Petitioners also assert that the questioned Search Warrant was void ab initio. They maintain that A.M. No. 99-10-09-SC, which was enacted on January 25, 2000, was no longer in effect when the application for search warrant was filed on February 15, 2002. They argue that the Revised Rules on Criminal Procedure, which took effect on December 1, 2000, should have been applied, being the later law. Hence, the enforcement of the search warrant in Angeles City, which was outside the territorial jurisdiction of RTC Manila, was in violation of the law.

The petitioners’ contention lacks merit.

A.M. No. 99-10-09-SC provides that the guidelines on the enforceability of search warrants provided therein shall continue until further orders from this Court. In fact, the guidelines in A.M. No. 99-10-09-SC are reiterated in A.M. No. 03-8-02-SC entitled Guidelines On The Selection And Designation Of Executive Judges And Defining Their Powers, Prerogatives And Duties, which explicitly stated that the guidelines in the issuance of search warrants in special criminal cases by the RTCs of Manila and Quezon City shall be an exception to Section 2 of Rule 126 of the Rules of Court, to wit:25

Chapter V. Specific Powers, Prerogatives and Duties of Executive Judges in Judicial Supervision

Sec. 12. Issuance of search warrants in special criminal cases by the Regional Trial Courts of Manila and Quezon City. – The Executive Judges and, whenever they are on official leave of absence or are not physically present in the station, the Vice-Executive Judges of the RTCs of Manila and Quezon City shall have authority to act on applications filed by the National Bureau of Investigation (NBI), the Philippine National Police (PNP) and the Anti-Crime Task Force (ACTAF), for search warrants involving heinous crimes, illegal gambling, illegal possession of firearms and ammunitions as well as violations of the Comprehensive Dangerous Drugs Act of 2002, the Intellectual Property Code, the Anti-Money Laundering Act of 2001, the Tariff and Customs Code, as amended, and other relevant laws that may hereafter be enacted by Congress, and included herein by the Supreme Court.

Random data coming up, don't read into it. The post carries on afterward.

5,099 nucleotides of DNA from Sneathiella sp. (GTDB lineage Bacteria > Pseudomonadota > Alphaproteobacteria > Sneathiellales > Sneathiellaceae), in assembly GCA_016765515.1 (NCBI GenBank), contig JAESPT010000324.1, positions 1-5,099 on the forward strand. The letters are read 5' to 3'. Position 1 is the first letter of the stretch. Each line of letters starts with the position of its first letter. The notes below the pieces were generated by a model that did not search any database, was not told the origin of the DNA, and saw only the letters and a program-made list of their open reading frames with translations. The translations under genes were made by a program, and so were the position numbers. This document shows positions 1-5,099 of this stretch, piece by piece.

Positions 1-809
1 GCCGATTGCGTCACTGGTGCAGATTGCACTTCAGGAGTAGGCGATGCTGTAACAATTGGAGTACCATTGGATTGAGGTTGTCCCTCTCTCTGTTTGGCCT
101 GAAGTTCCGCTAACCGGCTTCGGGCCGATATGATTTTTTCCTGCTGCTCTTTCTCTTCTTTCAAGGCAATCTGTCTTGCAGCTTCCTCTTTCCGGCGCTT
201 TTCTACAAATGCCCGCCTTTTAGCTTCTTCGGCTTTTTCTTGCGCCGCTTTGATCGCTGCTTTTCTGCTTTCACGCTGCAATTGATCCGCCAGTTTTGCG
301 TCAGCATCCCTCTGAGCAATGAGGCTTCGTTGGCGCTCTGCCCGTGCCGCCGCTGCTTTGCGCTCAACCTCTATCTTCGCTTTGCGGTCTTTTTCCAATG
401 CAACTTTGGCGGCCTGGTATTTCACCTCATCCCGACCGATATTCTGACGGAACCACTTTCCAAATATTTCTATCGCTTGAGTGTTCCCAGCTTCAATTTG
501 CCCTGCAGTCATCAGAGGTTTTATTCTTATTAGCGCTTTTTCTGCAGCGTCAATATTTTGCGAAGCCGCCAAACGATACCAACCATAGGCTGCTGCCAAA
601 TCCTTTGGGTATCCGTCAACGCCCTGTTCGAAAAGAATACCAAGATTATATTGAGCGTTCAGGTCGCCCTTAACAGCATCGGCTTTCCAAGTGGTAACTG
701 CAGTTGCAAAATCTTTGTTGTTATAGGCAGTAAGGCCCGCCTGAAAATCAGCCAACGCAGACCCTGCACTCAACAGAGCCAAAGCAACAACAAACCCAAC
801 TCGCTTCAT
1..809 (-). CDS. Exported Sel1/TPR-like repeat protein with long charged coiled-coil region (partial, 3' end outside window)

The applications shall be personally endorsed by the heads of such agencies and shall particularly describe therein the places to be searched and/or the property or things to be seized as prescribed in the Rules of Court. The Executive Judges and Vice-Executive Judges concerned shall issue the warrants, if justified, which may be served in places outside the territorial jurisdiction of the said courts.

The Executive Judges and the authorized Judges shall keep a special docket book listing names of Judges to whom the applications are assigned, the details of the applications and the results of the searches and seizures made pursuant to the warrants issued.

This Section shall be an exception to Section 2 of Rule 126 of the Rules of Court. (italics ours)

In sum, we cannot find any irregularity or abuse of discretion on the part of Judge Omar T. Viola for denying petitioners’ Motion to Quash Search Warrant and to Suppress Evidence Illegally Seized. On the contrary, Judge Guariña III had complied with the procedural and substantive requirements for issuing the questioned search warrant.

WHEREFORE, the petition for certiorari is hereby DISMISSED. The Orders dated September 6, 2002 and April 21, 2003, both issued by respondent Judge Omar T. Viola of the RTC of Angeles City, Branch 57, are hereby AFFIRMED.

SO ORDERED.

TERESITA J. LEONARDO-DE CASTRO**